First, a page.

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(Eliott, Elliott, Eliot)
Fortiter et Recte - Boldly and Rightly

Elliott Tartan
©2016 Gazetteer for Scotland

Elliott Tartan

An old Borders family, the name derives from Elwald or Elwold, an Anglo-Saxon forename and, until the middle of the 17th century, were known as Ellot (no 'i'). While the origins of the family are obscure, it is suggested they were brought to Liddesdale from Angus by Robert the Bruce to consolidate his hold on the region, having deposed William de Soulis, Lord of Liddesdale, who was accused of treason. The Elliots built numerous towers to secure their property. Robert Elliot, the 13th Chief, was killed at Flodden in 1513 but the family are best known as reivers constantly in dispute with their neighbours. They took revenge after the Scotts executed one of their kinsmen in 1565 and the resulting battle brought significant casualties on both sides.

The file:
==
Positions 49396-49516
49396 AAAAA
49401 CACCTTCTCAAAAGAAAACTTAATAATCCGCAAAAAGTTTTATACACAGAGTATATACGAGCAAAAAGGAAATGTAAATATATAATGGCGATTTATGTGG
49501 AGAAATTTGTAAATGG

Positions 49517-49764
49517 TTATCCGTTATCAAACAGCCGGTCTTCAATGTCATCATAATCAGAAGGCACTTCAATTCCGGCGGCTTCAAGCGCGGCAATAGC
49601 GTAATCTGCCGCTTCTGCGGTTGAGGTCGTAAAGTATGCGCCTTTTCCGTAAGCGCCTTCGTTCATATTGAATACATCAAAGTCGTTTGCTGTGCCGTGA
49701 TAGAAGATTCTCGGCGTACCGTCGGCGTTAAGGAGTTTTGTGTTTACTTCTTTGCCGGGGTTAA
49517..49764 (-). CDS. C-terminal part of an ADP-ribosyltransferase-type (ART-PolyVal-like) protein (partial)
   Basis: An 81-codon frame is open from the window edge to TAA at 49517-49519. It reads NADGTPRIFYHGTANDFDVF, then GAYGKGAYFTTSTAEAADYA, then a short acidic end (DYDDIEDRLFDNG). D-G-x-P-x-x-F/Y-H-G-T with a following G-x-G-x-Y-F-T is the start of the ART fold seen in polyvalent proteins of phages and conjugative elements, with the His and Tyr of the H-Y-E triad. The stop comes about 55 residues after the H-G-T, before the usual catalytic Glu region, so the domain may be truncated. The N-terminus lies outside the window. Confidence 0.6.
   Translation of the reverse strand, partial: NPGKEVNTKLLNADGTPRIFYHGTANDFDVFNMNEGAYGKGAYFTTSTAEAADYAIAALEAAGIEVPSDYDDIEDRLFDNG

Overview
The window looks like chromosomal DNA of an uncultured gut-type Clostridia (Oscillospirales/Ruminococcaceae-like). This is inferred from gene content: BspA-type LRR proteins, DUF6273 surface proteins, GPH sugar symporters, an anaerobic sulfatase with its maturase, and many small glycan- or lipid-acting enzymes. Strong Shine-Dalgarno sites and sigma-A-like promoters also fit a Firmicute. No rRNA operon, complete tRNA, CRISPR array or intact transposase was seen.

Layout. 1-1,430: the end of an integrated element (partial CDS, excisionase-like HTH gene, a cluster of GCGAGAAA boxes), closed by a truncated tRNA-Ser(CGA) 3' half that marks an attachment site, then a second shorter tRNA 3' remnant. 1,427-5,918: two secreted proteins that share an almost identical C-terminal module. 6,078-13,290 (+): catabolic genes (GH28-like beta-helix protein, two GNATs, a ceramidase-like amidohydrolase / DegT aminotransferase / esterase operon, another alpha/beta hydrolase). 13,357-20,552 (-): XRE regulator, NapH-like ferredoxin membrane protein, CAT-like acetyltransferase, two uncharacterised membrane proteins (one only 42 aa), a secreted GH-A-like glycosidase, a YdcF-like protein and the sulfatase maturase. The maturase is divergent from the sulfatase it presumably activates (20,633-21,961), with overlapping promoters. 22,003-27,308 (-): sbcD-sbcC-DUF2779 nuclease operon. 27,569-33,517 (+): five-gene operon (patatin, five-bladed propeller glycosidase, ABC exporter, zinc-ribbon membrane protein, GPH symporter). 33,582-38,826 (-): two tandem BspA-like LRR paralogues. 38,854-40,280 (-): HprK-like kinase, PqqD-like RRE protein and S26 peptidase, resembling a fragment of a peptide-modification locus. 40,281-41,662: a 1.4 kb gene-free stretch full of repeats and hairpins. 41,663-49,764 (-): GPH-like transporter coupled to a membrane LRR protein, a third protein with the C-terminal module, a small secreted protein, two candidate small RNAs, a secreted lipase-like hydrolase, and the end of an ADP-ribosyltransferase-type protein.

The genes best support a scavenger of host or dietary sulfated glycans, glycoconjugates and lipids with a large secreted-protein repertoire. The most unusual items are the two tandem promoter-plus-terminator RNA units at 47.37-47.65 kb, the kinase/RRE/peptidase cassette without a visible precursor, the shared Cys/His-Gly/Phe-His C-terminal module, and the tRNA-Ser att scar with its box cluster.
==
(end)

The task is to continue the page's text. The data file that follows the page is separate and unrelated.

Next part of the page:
The main forms of the name, used by the different branches of the family, are summarised in the following rhyme:

The double L and single T
Descend from Minto and Wolflee,
The double T and single L
Mark the old race in Stobs that dwell,
The single L and single T
The Eliots of St Germains be,
But double T and double L
Who they are nobody can tell.

The Earldom of Minto is held by the Elliots (Elliot-Murray-Kynynmound). Other notable members of the family are song-writer Jean Elliot (1727 - 1805); Andrew Elliott (1728-97), who was the last British Governor of New York; Sir Charles Elliot (1801-75), Governor of Bermuda, Trinidad and St Helena; Olympic medal-winning weight-lifter Launceston Elliot (1874 - 1930); Walter Elliot (1888 - 1958) who became Secretary of State for Scotland; rugby-player Douglas Elliot (1923 - 2005); Dr. Alison Elliot (b.1948), the first female Moderator of the General Assembly of the Church of Scotland.

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